Everyone knows that person who spends weeks sniffing around travel blogs, going deep into Tripadvisor rabbit holes, collecting Google docs from friends of friends, and creating A Beautiful Mind–style spreadsheets to come up with the best vacations/itineraries possible. In this recurring series, we find those people who’ve done all the work for you and have them walk us through a particularly wonderful, especially well-thought-out vacation they took that you can actually steal.
Beverly Nguyen — the fashion stylist behind Beverly’s, the homewares shop currently popping up at Nordstrom’s flagship store in Manhattan — spent the last days of 2021 in Gstaad, Switzerland. Her boyfriend’s family has owned a house in the ski-resort town for decades, and this Christmas Nguyen joined them for a week of slow, snowy living. As a ski town, Gstaad has a busy winter season from December through February. Many hotels and stores in town close down after that and reopen for the summer season, when tourists come back for long days and warm-weather hiking, climbing, paragliding, and polo. (“August is actually a great time to go,” Nguyen says, “and the Gstaad Menuhin Festival attracts international music stars.”) To lean into the cold weather and short days, Nguyen and her hosts enjoyed a mix of low-key luxury in town and taking it easy around the fireplace. Here, she shares her favorite resort spa, craft shops, and sausage-and-beer restaurant from her trip.
2 p.m.: Drive through the mountains, head to your chalet
We drove to Gstaad from Bern after having flown into Zurich. (If we hadn’t stopped in Bern, we would have flown into Geneva and driven from there.) The drive was magnificent. You’re on this big highway, and after about 30 minutes it becomes a one-way road winding through the mountains, so make sure you arrive during the daylight and rent a car with four-wheel drive. The snow turns this crazy white-blue, and the sun starts to disappear except for what’s peeking out from the tops of the mountains. There’s no traffic, so I kept asking my boyfriend if he was sure we were doing the right thing. And you keep passing all these tiny towns, and I kept saying: Is this Gstaad? Is this Gstaad? But then you see a Hauser & Wirth gallery, and it gets very branded very fast. And then you know you’re in Gstaad.
There’s a train from both the Zurich and Geneva airports, and you can book a rail ticket in advance or just get it at the station, but it’s definitely nice to have a car to get around. If you’re staying at one of the central hotels in Gstaad like the Alpina (from $1,420) or the Park (from $700) — the two luxury hotels in the main part of Gstaad; they’re definitely major gathering places — you can probably make it work without. I have friends who have visited Gstaad in the past, and they’ve rented chalets, which can create more of an immersive experience. Airbnb isn’t big in the area, but you can find rentals that range from this website’s modestly priced options, to FeWo-direkt for mid-priced places, to HomeToGo for luxury.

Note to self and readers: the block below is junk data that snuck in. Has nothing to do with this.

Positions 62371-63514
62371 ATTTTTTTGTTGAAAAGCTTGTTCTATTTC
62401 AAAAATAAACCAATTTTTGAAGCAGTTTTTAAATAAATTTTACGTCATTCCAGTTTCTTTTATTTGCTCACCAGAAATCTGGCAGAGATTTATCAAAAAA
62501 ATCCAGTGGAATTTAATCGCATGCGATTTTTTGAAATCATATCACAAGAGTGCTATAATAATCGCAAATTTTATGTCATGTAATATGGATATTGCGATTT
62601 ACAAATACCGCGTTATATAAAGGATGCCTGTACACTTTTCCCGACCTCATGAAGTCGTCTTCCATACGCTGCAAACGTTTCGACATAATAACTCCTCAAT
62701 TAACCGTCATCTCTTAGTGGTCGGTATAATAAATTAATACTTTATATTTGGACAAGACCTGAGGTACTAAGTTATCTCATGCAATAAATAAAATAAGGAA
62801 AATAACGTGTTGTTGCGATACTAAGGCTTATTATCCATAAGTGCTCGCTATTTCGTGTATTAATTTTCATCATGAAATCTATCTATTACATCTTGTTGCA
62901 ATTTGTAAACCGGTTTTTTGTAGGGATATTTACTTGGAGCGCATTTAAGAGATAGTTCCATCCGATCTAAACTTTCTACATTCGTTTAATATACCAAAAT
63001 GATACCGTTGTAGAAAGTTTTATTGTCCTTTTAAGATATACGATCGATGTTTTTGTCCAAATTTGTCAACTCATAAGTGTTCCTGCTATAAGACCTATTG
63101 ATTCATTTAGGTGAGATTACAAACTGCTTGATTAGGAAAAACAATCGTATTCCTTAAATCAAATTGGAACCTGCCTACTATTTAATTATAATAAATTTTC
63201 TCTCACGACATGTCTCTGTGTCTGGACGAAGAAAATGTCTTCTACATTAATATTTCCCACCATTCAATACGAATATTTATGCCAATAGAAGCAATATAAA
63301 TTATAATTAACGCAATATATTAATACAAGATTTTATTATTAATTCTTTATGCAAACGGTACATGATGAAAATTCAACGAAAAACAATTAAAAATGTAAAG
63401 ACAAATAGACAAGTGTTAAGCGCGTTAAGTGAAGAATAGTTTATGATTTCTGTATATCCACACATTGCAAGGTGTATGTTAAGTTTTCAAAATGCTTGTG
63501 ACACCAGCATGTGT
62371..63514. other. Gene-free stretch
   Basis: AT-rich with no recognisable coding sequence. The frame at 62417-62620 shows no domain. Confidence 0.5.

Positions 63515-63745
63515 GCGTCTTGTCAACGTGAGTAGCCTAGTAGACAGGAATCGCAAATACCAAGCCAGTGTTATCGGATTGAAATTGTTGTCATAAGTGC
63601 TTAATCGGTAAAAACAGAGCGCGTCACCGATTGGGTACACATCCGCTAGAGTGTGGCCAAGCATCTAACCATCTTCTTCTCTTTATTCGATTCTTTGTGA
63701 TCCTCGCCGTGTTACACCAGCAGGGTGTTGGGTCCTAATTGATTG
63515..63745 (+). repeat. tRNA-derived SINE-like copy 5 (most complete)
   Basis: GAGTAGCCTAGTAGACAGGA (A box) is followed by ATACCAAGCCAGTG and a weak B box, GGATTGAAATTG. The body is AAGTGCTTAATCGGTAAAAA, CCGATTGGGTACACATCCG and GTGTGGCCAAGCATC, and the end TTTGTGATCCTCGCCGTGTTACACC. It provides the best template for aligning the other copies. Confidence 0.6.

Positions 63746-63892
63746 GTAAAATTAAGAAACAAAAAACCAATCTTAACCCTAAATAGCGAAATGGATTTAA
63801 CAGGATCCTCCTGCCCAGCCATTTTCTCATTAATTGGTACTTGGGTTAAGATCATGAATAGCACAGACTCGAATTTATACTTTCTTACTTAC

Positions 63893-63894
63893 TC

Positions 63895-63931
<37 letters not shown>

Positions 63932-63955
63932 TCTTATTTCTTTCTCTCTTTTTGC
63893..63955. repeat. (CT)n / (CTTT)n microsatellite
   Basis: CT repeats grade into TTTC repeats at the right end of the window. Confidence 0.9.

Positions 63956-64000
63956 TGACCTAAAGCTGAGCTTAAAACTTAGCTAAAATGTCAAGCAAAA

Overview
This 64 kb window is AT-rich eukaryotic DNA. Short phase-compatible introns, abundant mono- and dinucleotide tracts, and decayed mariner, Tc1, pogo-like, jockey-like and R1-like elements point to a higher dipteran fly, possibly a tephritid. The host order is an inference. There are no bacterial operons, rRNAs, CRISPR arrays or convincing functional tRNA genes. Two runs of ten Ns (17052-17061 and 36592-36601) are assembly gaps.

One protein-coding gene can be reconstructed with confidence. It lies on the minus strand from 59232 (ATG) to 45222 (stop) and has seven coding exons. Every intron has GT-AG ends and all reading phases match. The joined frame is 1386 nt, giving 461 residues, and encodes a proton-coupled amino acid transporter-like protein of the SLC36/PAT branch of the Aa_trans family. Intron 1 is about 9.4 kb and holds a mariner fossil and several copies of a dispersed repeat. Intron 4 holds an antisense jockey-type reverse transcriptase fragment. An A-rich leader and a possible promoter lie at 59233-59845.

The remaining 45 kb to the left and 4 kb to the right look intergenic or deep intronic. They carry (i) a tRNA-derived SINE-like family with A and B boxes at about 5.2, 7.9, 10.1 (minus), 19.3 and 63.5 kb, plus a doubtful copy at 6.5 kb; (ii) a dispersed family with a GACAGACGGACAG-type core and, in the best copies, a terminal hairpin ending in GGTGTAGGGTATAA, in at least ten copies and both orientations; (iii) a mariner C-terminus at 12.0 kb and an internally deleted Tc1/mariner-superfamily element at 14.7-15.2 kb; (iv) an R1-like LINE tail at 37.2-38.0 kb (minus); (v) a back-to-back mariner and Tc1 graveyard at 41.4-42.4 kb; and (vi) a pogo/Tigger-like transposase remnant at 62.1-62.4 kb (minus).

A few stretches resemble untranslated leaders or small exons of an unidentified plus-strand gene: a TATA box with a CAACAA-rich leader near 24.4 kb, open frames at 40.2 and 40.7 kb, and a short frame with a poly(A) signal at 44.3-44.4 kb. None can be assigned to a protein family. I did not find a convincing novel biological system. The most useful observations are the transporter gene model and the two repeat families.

Note: This chalet requires a minimum stay of three nights, so the price shown here is for a three-night stay.
6 p.m.: Settle in with a traditional raclette dinner
The night we got in we spent some time heating up the house by lighting a fire in the kitchen stove, and then we made a beautiful, simple raclette dinner for five. Raclette, potatoes, mushrooms, and this delicious bread — bread in Switzerland is like nothing I’ve ever had before; it’s just fluffy, soft, and stays fresh for like a week! It was at this meal that I discovered potato baskets, a simple creation to keep boiled potatoes warm until you’re ready to smother melted cheese over them. The basket is constructed of a flat wool fabric to keep heat in, and the design printed on the wool was charming and accented with snowflakes. It’s the sweetest contraption.
10 a.m.: Shop for Gstaad-specific Prada
The second day was major shopping. We went into town and browsed ski shops and ribbon shops and walked along the cobblestone streets. It’s a really interesting experience because there are many stores you’re familiar with, but they’re meant for the mountains. No. 1 on my list was Prada (Promenade 17), where I indulged in a mini black chain dress for New Year’s Eve. They had so many styles designed just for the Gstaad store, like ski-bunny looks, poker sets, puppy accessories bedazzled in diamonds. The big-name stores themselves (Rolex, Patek Philippe) are also very much built for Gstaad, in these beautiful cabins like little chalets. And the customer service is amazing. Everyone is very excited when someone comes in to shop, because most of the stores in Gstaad are not open year-round. After shopping we popped in for a quick lunch and cocktail at Cappuccino (Promenade 57), which has a divine burger.
3 p.m.: Hit the gourmet market